Resilience is this month's character strength and I realized replaying a story from one of our DUSC alumni would provide the best means of defining this trait we value in our players. See our post from 2019 about Mahfouz Soumare and the update afterwards.
As I thought about the message for 'Resilience' - this month's Character Strength - I started writing about grit and the growth mindset. As it took shape it became about how challenges, obstacles, adversity, and struggle are inevitable in soccer and life – especially when we choose out real effort and intention into our growth and development. It was on point but sounded like a page straight out of a textbook. I needed an example; something to bring it to life. It didn't take long for me to think of someone who personifies resilience: Mahfouz Soumare , a DUSC 1999 Academy graduate last year, and now a first year honor student on full scholarship at Fairfield University. This is his story which was his college essay:
5:00 AM: The streets of the South Bronx have become familiar with the song of my feet running all the way to Freeman Street to go to my favorite place: school. My alarm clock has become my mother, waking me up and pushing me out of the door. My Puma backpack is my best friend. To it, I entrust my whole life: my soccer cleats, books, pencils and a flash drive for my videos. This backpack became my pillow and companion while I bounce from house to house.
5:00 AM has become a daily reminder that I’m not defined by my story.
I was born in Ivory Coast. By the time I was eight years old, I was abandoned by my father, and I witnessed my mother struggle with health problems, poverty, and an abusive marriage. I juggled between different cities and countries. Senegal. Mali. And Guinea. I was never able to spend more than six months in the same school. I routinely lost everything and could not pursue what I wanted most: school, soccer, and film technology.
By the age of 15, I learned what it meant to be an orphan. An orphan is a child who travels to the United States alone in pursuit of an education. It is having to navigate the streets of New York without knowing English, while simultaneously having to cope with his mother’s death three months after his arrival to the “Big Apple”. It is having to sit on the train with an empty stomach, trying to figure out when his next meal will come.
But before my mother’s death, she left me with a passion that motivated me to not give up. In New York, I was given the resources that my mother and I had been seeking for my entire life. For the first time, I didn’t have to worry about getting kicked out of school because my mother could not pay the fees. In September 2016, I finally started school in New York, ready to take advantage of every opportunity given to me.
I wake up every day to go to school, with images of the people who died from bullet wounds in Ivory Coast’s civil war, the millions of people living without electricity, and the young girls living through the same experiences that my mother went through. All of these images come to me at 5 A.M., when I am getting ready to go to a classroom filled with students who only know me as Mahfouz, the kid from Ivory Coast.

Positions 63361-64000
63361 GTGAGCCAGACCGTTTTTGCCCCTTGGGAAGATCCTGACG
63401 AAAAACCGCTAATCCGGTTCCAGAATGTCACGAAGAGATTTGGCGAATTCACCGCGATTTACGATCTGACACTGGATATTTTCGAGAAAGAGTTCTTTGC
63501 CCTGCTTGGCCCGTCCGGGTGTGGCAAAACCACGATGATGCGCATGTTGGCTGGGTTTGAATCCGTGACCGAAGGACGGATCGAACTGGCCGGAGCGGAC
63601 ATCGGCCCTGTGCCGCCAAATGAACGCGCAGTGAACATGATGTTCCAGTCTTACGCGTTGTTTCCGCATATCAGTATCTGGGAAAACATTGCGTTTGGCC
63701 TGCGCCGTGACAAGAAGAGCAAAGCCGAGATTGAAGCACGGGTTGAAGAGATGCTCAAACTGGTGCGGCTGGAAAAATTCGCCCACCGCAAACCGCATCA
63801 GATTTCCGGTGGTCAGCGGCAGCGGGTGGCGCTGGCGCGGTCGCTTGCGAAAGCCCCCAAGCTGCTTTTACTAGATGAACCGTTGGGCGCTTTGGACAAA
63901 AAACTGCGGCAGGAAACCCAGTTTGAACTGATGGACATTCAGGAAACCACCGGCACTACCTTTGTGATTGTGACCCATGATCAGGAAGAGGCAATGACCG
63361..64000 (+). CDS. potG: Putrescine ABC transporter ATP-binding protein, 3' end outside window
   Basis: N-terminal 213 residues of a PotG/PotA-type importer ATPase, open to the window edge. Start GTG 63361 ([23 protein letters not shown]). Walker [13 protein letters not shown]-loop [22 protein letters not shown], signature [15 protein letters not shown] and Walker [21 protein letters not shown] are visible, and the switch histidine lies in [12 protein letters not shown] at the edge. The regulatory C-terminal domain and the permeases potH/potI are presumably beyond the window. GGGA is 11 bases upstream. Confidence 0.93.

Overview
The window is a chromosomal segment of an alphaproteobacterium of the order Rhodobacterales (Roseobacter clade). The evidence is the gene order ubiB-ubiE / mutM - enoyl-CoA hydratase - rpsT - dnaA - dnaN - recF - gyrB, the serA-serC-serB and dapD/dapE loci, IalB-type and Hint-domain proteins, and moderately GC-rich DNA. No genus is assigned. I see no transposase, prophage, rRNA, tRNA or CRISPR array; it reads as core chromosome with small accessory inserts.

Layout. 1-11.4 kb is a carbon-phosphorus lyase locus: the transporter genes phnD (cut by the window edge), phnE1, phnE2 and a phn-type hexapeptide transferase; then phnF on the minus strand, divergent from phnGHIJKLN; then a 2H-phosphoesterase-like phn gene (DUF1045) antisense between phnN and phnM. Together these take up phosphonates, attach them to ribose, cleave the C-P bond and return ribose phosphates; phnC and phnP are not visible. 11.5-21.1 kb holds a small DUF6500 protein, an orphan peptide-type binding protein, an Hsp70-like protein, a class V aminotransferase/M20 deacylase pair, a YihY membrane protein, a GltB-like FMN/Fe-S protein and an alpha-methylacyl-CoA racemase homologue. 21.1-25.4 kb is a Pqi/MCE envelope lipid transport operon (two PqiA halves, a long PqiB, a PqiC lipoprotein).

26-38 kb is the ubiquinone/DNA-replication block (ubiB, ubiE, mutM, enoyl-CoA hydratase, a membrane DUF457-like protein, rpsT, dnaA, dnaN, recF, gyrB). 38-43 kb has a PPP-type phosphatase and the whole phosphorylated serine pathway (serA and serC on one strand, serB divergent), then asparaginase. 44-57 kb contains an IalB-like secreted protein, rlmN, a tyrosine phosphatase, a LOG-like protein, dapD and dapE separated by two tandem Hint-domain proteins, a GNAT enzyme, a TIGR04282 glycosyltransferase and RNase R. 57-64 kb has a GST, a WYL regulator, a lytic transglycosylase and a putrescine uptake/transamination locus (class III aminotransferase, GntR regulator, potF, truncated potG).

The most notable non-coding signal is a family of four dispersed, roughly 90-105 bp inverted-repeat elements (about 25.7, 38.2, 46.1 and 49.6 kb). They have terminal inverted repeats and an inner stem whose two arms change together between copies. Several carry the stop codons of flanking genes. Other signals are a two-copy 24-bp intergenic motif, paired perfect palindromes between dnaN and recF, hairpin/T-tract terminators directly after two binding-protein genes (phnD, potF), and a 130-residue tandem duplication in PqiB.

After school, I go to one of my two jobs, where I endure everything that comes with the term “undocumented immigrant.” But the discrimination, the mistreatment and the feeling of not belonging have never stopped me from working hard to make the restaurants a better place for my customers and coworkers.
After work, I go to soccer practice for my club Downtown United and pursue the other passion I brought with me from Ivory Coast. Even though I’m usually tired from school and work, I’m still passionate about performing well for my teammates. At around 10:00 P.M., I walk into my makeshift living room: Starbucks. It is here that I have internet access and can finish my homework. It is the Starbucks employee who encourages me with free drinks and reminders: “One day, all of this work will be worth it.”
My education is the only thing that has never left me. It followed me from city to city, and country to country. It is the only thing that I can truly call my own. College is where my ideas will be born, and a place I will finally be able to call home. Because of this, I believe in my passions; I believe in my dreams; I believe in the power of education.
5:00 AM is the beginning of my journey, the journey I’ve nicknamed, “hope.”
Mahfouz will graduate with honors this month. He was presented with the Fairfield University MLK Vision Award this February, was on the Dean's List every semester, majored in International Studies/Economics with minors in Humanitarian Action, French and Finance...and was on the soccer team.
He will be moving back to NYC where he has accepted a position with Brookfield Asset Management. Mahfouz credits DUSC as being one of the most significant aspects of support in his ability to rise above the incredible challenges he faced and has asked to give back to the club by coaching young DUSC players in the evenings.